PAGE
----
Someone said to me today, “You must be very proud.” I replied that I don’t think pride is the word that describes my feelings. I explained that I am very happy for Jordan and that I am impressed with what he navigated to achieve a degree in law. To me, “being proud” has to do with his accomplishment somehow meeting my needs. I want to be careful not to go there. Maybe I am too sensitive about this (a result of choice theory, I think), but I don’t want to convey that something he has done has increased his value in my eyes. I was proud of him before he entered law school and, yes, I am proud of him afterward, but not because of the degree. I am proud of him for the man he has been becoming for quite a while now.

So, it is a big day for our clan and I wish Bill could have been a part of it. Somehow, I think he knew a day like this was coming for Jordan. Thanks again, Bill, for your belief in Jordan, and Jordan, dude, way to go!


Glasser’s Big 3 Quality School Pieces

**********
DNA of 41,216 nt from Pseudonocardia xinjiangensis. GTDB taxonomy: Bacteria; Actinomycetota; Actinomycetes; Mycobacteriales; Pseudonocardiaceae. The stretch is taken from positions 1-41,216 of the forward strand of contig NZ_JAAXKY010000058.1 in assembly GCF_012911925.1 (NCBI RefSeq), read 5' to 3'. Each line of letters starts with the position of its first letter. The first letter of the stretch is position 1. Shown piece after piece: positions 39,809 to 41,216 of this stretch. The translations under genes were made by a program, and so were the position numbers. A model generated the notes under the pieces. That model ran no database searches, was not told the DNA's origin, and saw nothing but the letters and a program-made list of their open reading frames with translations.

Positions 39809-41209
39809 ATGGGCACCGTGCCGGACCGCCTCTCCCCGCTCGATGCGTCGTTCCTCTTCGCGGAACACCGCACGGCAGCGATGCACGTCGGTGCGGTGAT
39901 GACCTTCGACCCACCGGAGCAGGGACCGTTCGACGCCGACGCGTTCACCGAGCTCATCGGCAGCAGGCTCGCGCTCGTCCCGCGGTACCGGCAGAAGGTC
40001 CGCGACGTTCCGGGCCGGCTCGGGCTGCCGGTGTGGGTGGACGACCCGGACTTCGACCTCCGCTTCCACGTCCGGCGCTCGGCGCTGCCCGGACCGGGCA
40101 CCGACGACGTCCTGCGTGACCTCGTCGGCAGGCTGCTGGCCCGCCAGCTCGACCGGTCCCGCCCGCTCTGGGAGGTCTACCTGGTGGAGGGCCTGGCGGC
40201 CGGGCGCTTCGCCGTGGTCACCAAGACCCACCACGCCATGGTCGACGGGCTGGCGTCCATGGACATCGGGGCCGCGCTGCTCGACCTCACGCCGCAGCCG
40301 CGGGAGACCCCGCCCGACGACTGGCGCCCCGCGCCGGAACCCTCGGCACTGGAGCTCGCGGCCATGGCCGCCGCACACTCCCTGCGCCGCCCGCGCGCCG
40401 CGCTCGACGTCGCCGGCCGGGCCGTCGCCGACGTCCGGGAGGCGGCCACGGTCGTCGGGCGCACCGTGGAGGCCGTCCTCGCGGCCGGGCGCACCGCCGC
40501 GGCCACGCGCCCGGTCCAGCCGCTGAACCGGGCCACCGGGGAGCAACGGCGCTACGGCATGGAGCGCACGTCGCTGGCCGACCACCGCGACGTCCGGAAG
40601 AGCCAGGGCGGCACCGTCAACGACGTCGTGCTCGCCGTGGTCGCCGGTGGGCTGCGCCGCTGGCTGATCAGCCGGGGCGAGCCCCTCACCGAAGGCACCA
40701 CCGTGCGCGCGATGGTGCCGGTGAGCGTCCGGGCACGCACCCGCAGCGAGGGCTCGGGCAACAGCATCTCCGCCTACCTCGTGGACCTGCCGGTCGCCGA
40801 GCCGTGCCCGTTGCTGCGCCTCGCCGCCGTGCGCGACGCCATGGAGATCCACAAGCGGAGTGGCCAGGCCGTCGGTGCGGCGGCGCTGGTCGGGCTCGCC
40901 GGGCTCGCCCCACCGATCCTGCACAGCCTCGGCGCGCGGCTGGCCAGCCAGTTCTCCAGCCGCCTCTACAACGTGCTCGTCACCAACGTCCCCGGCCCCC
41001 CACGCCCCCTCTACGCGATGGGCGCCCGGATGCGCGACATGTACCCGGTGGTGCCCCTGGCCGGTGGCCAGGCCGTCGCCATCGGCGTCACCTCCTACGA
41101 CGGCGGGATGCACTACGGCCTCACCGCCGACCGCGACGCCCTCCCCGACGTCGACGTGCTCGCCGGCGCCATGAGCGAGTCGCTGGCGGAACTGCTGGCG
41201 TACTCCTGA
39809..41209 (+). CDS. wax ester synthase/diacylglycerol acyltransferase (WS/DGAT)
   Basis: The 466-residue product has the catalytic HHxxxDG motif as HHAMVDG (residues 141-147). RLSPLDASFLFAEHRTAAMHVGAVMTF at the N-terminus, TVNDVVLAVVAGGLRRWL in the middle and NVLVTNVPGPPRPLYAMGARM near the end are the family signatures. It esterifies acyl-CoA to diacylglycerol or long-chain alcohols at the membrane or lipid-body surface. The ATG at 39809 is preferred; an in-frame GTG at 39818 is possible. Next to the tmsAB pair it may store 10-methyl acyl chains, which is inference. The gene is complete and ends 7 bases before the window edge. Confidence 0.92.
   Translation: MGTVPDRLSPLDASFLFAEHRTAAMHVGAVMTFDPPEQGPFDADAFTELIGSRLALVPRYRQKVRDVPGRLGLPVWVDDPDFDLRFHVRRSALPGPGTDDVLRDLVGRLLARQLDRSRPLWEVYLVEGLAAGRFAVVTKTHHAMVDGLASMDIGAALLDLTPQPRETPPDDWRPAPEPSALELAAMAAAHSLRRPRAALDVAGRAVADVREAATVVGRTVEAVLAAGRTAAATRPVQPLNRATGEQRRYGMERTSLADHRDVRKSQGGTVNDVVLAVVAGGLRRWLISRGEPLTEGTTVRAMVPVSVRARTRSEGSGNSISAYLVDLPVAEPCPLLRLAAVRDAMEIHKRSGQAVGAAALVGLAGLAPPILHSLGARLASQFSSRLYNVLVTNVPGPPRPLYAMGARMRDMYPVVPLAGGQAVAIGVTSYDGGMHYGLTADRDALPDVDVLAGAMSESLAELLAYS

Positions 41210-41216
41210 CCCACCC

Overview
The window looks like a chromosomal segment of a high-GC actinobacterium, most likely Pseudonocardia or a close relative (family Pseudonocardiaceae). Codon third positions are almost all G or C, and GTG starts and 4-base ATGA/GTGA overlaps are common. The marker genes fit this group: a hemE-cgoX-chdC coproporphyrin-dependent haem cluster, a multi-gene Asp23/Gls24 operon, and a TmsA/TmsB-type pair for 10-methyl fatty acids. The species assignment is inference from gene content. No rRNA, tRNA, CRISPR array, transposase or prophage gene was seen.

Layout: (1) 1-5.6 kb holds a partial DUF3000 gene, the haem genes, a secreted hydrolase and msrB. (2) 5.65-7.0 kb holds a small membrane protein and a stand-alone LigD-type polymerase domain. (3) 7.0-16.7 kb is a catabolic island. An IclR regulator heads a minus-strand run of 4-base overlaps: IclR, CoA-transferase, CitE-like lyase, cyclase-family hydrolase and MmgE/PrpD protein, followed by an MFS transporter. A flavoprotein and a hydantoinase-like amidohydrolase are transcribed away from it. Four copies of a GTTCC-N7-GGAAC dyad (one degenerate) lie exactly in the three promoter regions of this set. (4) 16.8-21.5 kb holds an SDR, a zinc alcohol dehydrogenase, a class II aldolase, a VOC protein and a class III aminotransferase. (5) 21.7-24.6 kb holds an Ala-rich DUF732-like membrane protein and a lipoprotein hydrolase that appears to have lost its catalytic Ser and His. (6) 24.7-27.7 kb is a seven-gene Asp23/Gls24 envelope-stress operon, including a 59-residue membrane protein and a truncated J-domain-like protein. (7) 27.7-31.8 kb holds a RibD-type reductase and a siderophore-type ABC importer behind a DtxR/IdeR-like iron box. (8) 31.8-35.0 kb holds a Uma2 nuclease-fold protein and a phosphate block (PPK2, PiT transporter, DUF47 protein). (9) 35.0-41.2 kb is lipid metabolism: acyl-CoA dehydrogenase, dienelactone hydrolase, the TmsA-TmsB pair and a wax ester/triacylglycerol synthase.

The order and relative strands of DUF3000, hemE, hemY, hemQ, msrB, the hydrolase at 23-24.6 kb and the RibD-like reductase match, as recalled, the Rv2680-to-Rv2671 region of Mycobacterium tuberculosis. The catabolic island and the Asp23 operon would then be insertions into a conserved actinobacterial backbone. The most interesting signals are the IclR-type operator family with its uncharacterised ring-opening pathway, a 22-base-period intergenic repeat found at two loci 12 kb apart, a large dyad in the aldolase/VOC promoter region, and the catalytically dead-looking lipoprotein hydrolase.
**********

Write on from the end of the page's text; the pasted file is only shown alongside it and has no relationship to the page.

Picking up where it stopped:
Glasser believed that three essential elements in a Quality School are –

+ Relationships

+ Relevance, and

+ Relf-Evaluation

(It helps if all the elements on a list like this begin with the same letter.)

There are nuances to these three elements, and there are other elements entirely, but any school that authentically and effectively addresses these three will be well on its way to being a Glasser Quality School.



Glasser wanted schools to be places of joy, where staff and students treated each other warmly and with respect. I refer to this piece as Intentional Friendship. It isn’t something we just hope for, it is something we strategically plan for and implement. Students respond well to our Intentional Friendship efforts, however not all will do so right away. Some have attended schools that rely on coercion and punishment and have never experienced a place – at home or school – that is based on positive relationships and natural consequences. They have used their cold, adversarial attitudes as leveraged responses to the school’s effort to control them. When a school ceases to behave in this way, and to literally take the fight out of their rules and procedures, students don’t exactly know how to respond at first. So they test their teachers to see if this approach is really real or just some form of control in disguise. I think a term we need to embrace is the idea of Unconditional Liking. And by that I mean that we behave like we like our students, not just love them in some ethereal, spiritual way, but really like them. Many of our students have never experienced unconditional anything. It’s a powerful element in a Quality School.